The world watched this week as first Amama Mbabazi was arrested in Jinja Town, followed by the arrest of Kizza Besigye in Kampala—two presidential hopefuls. They were arrested for organizing political meetings without police permission, according to media reporting.
Both were freed after 12 hours. Both were at one time close allies of President Yoweri Museveni. The president is believed to be running for reelection. Mr. Mbabazi recently said he would challenge Mr. Museveni for the presidency by seeking the nomination of the National Resistance Movement (NRM), the ruling party.
Last year Mr. Museveni fired Mr. Mbabazi from the office of prime minister, effectively ending a 20-year relationship. Clearly Mr. Museveni won’t tolerate any competition.
Mr. Mbabazi’s daughter has also been arrested, without charge. Retired General David Sejusa (army) went to the jail in a show of support. The international attention that these arrests have garnered is probably not the kind of attention Mr. Museveni wants to attract.
One might ask, what is the point of elections and democracy if a country’s leaders are still going to exhibit such open displays of dictatorial behavior? Arresting presidential candidates merely because they are competitors harkens back to the old days of the USSR to name but one example.
Last Wednesday police said Mr. Mbabazi had not been given permission to hold meetings.
Mr. Mbabazi is 66-years-old. “The government uses the police forces to achieve political objectives,” said Mbabazi after being freed. “They wanted to stop me from meeting with the party leaders, to express that I wanted their support. My interpretation is that [Museveni] is scared of competition, as he has never had competition before. My supporters are arrested every day.”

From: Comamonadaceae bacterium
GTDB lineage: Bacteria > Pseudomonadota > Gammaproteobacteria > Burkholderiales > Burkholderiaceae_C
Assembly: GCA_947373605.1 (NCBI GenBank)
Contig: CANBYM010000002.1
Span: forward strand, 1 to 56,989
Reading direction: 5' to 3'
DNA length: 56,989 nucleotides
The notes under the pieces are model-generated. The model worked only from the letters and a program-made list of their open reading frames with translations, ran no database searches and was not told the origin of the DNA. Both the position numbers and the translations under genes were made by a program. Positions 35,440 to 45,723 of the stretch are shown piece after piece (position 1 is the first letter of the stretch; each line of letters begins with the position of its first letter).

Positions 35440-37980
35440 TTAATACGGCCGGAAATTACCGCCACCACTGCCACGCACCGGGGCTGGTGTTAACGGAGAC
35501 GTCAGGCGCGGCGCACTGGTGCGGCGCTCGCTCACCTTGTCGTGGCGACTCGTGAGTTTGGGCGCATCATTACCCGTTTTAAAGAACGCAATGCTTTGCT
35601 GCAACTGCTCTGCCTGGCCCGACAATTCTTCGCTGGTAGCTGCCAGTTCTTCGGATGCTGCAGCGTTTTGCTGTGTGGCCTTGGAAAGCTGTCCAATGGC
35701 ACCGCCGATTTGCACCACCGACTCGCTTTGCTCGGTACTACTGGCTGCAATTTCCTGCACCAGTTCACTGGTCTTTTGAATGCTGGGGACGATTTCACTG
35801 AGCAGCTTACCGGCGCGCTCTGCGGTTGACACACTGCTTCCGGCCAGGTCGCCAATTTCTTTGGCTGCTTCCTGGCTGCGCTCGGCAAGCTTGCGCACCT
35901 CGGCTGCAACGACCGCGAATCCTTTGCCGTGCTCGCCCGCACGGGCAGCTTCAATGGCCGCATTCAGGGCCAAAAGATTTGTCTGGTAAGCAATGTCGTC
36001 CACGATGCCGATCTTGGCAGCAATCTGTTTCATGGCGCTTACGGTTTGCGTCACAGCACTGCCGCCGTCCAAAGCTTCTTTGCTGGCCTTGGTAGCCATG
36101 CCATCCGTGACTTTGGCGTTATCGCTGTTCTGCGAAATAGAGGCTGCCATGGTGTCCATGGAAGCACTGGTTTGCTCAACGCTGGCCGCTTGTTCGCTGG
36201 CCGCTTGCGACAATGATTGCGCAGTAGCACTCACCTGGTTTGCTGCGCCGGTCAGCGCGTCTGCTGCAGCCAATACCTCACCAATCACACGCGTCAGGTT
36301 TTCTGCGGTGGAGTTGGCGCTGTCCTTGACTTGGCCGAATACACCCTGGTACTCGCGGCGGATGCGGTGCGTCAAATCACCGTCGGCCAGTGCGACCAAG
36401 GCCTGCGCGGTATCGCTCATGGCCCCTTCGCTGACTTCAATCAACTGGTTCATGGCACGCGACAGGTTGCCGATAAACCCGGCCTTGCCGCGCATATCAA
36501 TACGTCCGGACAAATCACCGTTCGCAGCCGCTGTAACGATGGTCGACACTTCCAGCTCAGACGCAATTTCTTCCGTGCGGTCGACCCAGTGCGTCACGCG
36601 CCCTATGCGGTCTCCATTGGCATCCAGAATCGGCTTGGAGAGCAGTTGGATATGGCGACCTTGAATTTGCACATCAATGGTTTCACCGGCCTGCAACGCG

Regarding his 2016 campaign, he said, “If anything, my resolve is stronger now.” He is planning on announcing the next stages of his campaign in the coming week.
Mr. Museveni relies on his success stories while in office to bolster public opinion and maintain his favorability rating. For example, the poverty rate fell from 56% in 1992 to 25% in 2012. This is a significant drop that would make any African leader proud. The country also made strong strides against HIV/AIDS in the last decade before the turn of the century but once again the numbers of those who have the infection are on the rise, another issue for Mr. Mbabazi to run on.
In the most recent of the Freedom House’s freedom indexes, Uganda was declared “not free.” Uganda continues to face foreign condemnation for its repressive laws on homosexuality. True, there are few, if any, nations on the face of the African continent that do well with homosexuality, but for Uganda, its laws make things even worse. Other laws have come into being that make free speech increasingly difficult and mounting an opposition campaign near impossible. Term limits is a big issue across Africa. According to Afrobarometer, 75% of people across 34 countries want term limits for African leaders. In 2005 Uganda’s parliament voted to remove term limits, but, according to Afrobarometer, 85% of Ugandans want term limits.
The 2016 election will be a great test of the strength and state of Uganda’s democracy. Mr. Mbabazi said, “Uganda has been a success story, but those successes are in danger. Museveni shouldn’t allow his legacy to be tarnished by clinging to power. Uganda has never had a peaceful transition of power. It would be a great gift to Uganda’s people.”
The other recent arrest, Mr. Museveni’s former physician, Dr. Besigye, has been trying to get the nomination of the Forum of Democratic Change (FDC), the opposition party. A healthy democratic election in 2016 would see Dr. Besigye pitted against Mr. Mbabazi. Whether or not Mr. Museveni will wisely relinquish his reigns on power and allow this to happen, we have yet to see.